The imaging scanner uses a mix of magnetic fields and radio waves to make diagnostic pictures.
During the imaging procedure the patient needs to lie very still while the imaging magnet and radio waves scan the body.
Software within the imaging machine converts the signals into extremely elaborate pictures that medical employees will use.
Open Bore MRI
The imaging machine with "open bore" encompasses a larger gap than older imaging machines, making it easier for patients who are claustrophobic to experience imaging scans without sedation. In distinction to a "completely open" imaging machine it still encompasses a tunnel the patient lies down in, however the gap (or "bore") is wider and far shorter. The patient who is having having their spine or pelvis examined can rest with their head and lower extremities outside the magnet.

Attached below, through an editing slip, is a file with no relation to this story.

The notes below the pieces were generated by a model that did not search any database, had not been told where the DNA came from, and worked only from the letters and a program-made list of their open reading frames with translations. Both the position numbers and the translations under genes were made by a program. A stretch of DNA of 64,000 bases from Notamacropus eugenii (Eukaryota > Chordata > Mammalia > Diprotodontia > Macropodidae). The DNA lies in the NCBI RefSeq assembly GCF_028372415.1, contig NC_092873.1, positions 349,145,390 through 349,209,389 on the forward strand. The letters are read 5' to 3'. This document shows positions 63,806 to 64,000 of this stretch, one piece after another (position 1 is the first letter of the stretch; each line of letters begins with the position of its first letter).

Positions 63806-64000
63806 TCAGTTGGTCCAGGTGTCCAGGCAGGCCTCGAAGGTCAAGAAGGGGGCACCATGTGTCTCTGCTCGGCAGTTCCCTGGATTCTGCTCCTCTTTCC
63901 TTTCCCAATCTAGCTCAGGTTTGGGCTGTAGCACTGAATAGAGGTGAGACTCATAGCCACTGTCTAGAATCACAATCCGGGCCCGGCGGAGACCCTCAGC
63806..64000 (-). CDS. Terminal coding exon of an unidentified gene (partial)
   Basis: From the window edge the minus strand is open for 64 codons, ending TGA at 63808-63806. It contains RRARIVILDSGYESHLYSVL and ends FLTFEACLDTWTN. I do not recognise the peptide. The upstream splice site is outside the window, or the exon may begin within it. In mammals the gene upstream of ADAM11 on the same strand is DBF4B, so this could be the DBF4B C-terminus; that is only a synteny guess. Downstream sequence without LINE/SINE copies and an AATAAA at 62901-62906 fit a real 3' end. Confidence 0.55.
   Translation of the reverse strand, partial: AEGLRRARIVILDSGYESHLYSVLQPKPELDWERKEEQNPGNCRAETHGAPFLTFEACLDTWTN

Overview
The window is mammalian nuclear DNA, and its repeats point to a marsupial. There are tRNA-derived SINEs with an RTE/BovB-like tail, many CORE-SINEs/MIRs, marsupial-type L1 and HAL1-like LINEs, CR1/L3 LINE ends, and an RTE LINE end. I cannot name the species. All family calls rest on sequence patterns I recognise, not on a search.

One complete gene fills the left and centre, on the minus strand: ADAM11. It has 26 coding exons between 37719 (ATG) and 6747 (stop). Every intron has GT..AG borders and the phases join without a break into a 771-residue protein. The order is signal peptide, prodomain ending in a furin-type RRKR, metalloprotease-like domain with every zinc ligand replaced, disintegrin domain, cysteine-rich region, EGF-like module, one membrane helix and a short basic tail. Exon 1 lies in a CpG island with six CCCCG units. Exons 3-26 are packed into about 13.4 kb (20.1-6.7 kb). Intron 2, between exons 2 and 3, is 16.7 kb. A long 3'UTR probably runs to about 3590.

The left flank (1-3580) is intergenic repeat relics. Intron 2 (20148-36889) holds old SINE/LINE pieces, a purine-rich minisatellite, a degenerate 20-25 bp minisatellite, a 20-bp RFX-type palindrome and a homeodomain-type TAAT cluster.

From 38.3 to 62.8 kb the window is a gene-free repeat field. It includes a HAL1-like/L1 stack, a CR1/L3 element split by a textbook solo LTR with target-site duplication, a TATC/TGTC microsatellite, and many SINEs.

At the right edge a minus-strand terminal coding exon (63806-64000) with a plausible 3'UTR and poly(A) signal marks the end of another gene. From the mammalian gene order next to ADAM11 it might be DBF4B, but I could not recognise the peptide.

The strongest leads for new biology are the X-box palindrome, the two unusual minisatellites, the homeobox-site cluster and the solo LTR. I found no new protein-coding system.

As the name implies the open imaging is open on 3 to four sides depending on manufacturer and model. Prior to the introduction of the open imaging low field system, larger patients were unable to be scanned as a they couldn’t fit within the bore of the machine. Improved accessibility is that the primary advantage of the open imaging. It permits larger framed, weighty or claustrophobic patients to be scanned well.
In addition to being more comfortable, the MRI experience is also up to 70% quieter and scanning is more efficient this makes exams faster and less stressful. The scanner’s software allows the MRI technician to reduce image error caused by breathing, motion, or metal in the patient’s body. A key feature of the software is improved multi-phase imaging, enabling providers to obtain more images in a shorter period of time.
MRI (Magnetic Resonance Imaging) provides high quality images of internal tissues and organs. Unlike with a CT scan, there is no
radiation involved in the scan. A MRI is a noninvasive way for
your Physician to see and evaluate the area or organ in question
and thus be able to diagnose and treat the patient.